Tuesday, July 31, 2018

Who's a good... Wolf?

The loyal dog's we know today, are relatives to the wolf. They are our trusty companions but why? Where did the floppy eared, big eyed, goof we know today come from (yes there are dogs that are bread to have ears sticking up as well)? Evidence points to dogs being our longest and oldest companions being domesticated not only from a single area but from multiple points all around the world.

Many have hypothesized how wolfs ended up becoming domesticated. Some believe that we actively tried to domesticate them to be used for hunting, helping our ancestors and acted on their own accord. Others believe that the wolf  (some) began to follow our trail of scraps left behind in search of food themselves and that they had a trait in their genome that was more tame that would allow for us to allow for them to approach us.

From studies done we know that the Eurasian grey wolves around 10,000 to 40,000 years ago were domesticated. Dogs that we know of today like the Doberman, Maltese, Pitbull, Pomeranian, and ect. were not what the early traits were sought out for physical aesthetics but rather only that they do not hurt us and are friendly. It should be known that the traits for behavior and physical attributes are linked in a way. They are the NCC or neural crest cells, and biologist have focus in on these as they believe this is what was the catalyst for the domestication syndrome.

"NCCs are stem cells found in every embryo that show up first at the crest, or top edge, of the neural tube, which will eventually become the brain and spinal cord. As the embryo develops, a number of different genes signal NCCs to activate and move, along specific paths, to different areas of the body to perform different tasks. the range of activities that NCCs do it enormous: the adrenal and pituitary systems, which are involved in aggression, fear and other behaviors, are derived from NCCs, but these cells are also involved in regulating physical traits such as pigmentation of skin and hair."(1)

The group of scientists involved in this study decided to look into 429 different genes in forty three wild village dogs from four different continents. Focusing on genes that act in early embryogenesis. They then compared these village dogs to "ancient dogs older than 5,000 years" (1). What they found was a similarity in their genome sugesting that these traits were the result of original domestication. This shows that the later attempts of domestication to different specific breads was not the cause for the tame like trait we see in dogs.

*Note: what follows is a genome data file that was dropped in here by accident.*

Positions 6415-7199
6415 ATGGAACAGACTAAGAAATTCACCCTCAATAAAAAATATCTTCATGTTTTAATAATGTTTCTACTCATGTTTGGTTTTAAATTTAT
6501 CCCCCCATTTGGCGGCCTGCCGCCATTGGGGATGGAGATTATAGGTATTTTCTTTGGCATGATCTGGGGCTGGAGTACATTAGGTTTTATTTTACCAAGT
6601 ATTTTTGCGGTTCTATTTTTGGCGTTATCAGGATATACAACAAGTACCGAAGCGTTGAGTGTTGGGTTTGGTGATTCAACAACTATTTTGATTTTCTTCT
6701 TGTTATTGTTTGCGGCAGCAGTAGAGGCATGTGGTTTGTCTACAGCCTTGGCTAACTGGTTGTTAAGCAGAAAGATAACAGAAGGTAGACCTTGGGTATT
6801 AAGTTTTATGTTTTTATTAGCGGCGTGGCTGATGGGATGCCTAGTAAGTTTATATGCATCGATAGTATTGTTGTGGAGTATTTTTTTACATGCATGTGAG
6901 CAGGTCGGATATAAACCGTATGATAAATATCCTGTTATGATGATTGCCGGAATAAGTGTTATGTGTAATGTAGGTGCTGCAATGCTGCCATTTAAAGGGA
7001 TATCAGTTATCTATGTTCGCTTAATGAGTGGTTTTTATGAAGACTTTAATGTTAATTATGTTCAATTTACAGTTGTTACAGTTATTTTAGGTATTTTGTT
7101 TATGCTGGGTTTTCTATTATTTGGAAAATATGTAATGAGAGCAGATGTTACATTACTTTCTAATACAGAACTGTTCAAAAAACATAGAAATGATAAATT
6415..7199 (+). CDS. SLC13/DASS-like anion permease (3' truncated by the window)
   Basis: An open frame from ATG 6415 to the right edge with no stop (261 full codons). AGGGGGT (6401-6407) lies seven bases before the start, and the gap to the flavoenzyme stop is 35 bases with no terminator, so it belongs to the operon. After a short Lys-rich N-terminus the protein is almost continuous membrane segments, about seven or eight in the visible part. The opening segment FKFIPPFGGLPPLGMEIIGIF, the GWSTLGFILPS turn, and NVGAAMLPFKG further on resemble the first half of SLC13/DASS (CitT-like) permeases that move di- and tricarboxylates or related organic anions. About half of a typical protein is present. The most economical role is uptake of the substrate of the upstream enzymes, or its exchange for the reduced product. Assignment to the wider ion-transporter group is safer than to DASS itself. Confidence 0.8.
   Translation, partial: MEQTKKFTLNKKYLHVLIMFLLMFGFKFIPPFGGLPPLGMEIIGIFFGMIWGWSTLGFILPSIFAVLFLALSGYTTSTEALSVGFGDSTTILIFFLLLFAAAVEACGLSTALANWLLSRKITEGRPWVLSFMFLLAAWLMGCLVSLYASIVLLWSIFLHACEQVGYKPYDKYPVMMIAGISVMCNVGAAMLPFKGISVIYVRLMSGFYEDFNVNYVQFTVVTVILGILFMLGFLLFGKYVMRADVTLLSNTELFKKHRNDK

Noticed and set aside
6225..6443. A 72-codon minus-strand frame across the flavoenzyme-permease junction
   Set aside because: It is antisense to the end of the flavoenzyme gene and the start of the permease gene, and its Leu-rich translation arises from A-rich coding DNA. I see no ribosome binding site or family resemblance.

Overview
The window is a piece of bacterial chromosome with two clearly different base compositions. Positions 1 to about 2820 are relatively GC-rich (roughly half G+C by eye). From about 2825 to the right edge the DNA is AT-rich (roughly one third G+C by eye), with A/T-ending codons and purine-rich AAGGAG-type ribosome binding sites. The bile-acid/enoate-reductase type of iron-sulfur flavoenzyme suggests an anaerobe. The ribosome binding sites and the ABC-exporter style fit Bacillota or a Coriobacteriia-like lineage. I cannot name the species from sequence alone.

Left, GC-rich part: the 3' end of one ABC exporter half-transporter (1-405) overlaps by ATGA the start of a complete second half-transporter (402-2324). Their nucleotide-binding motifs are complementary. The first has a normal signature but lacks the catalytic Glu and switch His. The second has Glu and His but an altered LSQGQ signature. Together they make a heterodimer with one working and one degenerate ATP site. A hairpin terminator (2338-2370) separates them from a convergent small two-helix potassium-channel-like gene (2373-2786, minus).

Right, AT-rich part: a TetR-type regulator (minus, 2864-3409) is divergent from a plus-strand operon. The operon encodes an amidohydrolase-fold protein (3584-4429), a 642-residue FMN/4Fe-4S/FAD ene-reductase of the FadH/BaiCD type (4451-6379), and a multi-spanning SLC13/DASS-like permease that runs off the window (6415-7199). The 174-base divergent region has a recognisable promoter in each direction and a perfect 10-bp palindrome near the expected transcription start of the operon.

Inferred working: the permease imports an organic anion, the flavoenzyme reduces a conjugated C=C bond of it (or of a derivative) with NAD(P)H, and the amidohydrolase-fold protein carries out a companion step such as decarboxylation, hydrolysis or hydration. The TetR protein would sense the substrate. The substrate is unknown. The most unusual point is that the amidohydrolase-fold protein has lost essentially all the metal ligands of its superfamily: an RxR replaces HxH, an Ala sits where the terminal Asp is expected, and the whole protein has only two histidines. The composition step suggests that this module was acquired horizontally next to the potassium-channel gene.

"Selecting for behavioral traits such as reduced fear of humans, a key element of tameness, favored certain genetic signatures. In turn, those genetic signatures changed how the NCCs they activated actually migrated around the body and performed."(1)

Even with this new information we do not know how domestication took place but we do have more insight into it. We may never know why or how specifically this domestication of our fury friends happened, but what we do know is that they were part of our journey so far and are not going anywhere in the near future. The dogs we know of today will continue to change in features as we deem to be necessary/aesthetically pleasing.

P.s DO NOT try to domesticate wild wolves.

1- http://blogs.discovermagazine.com/d-brief/2018/06/27/dog-genes/#.W2ELUtJKhPY
2- https://bmcbiol.biomedcentral.com/articles/10.1186/s12915-018-0535-2

1 comment:

  1. I think this article is very interesting as the domestication process in general not only amazes me but makes me wonder what causes some animals to be domesticated and some animals not. But I think it is meant to be that some animals (e.g. wolves) are able to live on their own and there should be no reason why we need to domesticate them.